In December 1997 a message was posted to the Usenet discussion system that contained an instance of the quotation attributed to Winston Churchill. The adage appeared with other sayings appended to the end of a message about the Windows 95 operating system:[ref] 1997 December 23, Usenet discussion message, Newsgroup: microsoft.public.win95.filediskmanage, From: Robert Avery Hornberg <CAS…@earthling.net>, Subject: Re: CD impersonating Neighbor’s Vacumn Cleaner. (Google Groups Search; Accessed September 13, 2014) link [/ref]
“When you’re going through hell, keep on going.” — Winston Churchill
In 2014 the author Douglas Bloch uploaded a video to “YouTube” in which he discussed the provenance of the expression containing the phrase “don’t stop”. Bloch said that he first heard it from a minister who had derived it from a remark ascribed to Winston Churchill:[ref] YouTube video, Title: When Going Through Hell, Don’t Stop!, Uploaded on May 14, 2014, Uploaded by: Douglas Bloch, Video description: “In this video, author and depression counselor Douglas Bloch shares an inspirational message from his re-published book, When Going Through Hell, Don’t Stop”. (Accessed on youtube.com on January 29, 2016) link [/ref]
Hello my name is Douglas Bloch. I am an author and a depression survivor, and I’d like to share something to you that means a lot to both Noah and myself. It’s a phrase called “When going through hell, don’t stop”.
Now, I first heard this when I was on a radio show in 1989 in California with a minister talking about affirmations, and he used this phrase, and I thought it was very, very clever. So I asked him after the show “How did you come up with it?” He said it was actually his take on a phrase that Winston Churchill had used called “When going through hell, keep going”.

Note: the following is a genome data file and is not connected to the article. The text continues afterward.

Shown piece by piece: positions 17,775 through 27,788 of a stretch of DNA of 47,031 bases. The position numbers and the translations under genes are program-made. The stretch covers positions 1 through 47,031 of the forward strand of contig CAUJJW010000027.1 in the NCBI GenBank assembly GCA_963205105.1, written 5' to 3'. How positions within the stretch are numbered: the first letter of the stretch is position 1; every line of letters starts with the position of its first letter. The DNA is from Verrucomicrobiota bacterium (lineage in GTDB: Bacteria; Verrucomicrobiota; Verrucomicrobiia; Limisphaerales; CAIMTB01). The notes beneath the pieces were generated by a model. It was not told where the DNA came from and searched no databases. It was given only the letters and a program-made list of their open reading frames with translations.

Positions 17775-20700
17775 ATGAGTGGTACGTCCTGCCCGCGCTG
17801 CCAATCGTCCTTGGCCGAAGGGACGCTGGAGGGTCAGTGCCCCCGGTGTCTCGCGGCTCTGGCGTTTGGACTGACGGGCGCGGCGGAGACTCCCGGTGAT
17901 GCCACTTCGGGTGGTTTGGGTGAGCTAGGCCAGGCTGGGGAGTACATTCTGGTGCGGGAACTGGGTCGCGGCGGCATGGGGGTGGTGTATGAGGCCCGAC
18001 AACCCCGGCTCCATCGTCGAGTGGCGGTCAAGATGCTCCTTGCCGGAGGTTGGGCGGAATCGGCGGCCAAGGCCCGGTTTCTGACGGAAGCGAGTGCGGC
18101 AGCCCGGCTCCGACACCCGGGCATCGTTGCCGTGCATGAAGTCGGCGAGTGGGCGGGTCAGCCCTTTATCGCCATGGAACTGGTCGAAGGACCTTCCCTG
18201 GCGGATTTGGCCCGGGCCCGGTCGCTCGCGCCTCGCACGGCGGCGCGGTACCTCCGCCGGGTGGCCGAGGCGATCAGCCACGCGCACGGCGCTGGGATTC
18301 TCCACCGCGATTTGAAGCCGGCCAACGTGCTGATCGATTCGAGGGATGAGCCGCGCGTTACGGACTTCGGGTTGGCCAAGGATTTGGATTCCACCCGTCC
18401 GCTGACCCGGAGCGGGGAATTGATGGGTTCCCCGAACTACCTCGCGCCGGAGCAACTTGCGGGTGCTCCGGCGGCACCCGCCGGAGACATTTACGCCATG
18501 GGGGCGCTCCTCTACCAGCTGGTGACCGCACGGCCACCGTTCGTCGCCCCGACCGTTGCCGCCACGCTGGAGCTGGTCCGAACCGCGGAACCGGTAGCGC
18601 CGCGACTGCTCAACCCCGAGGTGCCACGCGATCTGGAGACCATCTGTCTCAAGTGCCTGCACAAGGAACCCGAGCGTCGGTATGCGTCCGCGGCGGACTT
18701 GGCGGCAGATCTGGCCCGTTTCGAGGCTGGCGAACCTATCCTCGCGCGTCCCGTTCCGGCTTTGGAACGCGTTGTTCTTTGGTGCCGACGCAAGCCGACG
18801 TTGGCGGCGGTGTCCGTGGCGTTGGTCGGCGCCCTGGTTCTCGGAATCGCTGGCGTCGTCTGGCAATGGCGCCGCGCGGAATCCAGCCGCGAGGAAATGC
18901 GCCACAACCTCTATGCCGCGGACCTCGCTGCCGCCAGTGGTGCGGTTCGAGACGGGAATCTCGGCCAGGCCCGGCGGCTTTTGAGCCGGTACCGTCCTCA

In conclusion, the saying was in circulation by 1943. It appeared in a Christian Science periodical in that year in dialog form, but the attribution was anonymous. The second earliest citation was also in a Christian Science periodical in 1969.
Winston Churchill died in 1965, and QI has found no substantive evidence that he used the expression. Attributions to him appeared only many years after his death. There are two popular variants containing the phrases “keep going” or “don’t stop”, and neither has been found in the writings or speeches of Churchill.
Image Notes: Flames from PublicDomainPictures at Pixabay. Image has been cropped and resized.
(Great thanks to George Mannes whose query led QI to formulate this question and perform this exploration. Thanks to the librarians of the Bethel Seminary Library of St. Paul, Minnesota for helping to verify the 1994 citation. Thanks to the staff at sentinel.christianscience.com for help with the 1943 citation. In addition, thanks to Charles Doyle of the University of Georgia for help with the 1943 and 1969 citations. Also, thanks to Fabrizio Benedetti who told QI that Douglas Bloch had disclaimed credit for the phrase in a 2014 YouTube video.)
Update History: On January 29, 2016 the citations in 1943, 1969, and 2014 were added, and the article was partially rewritten.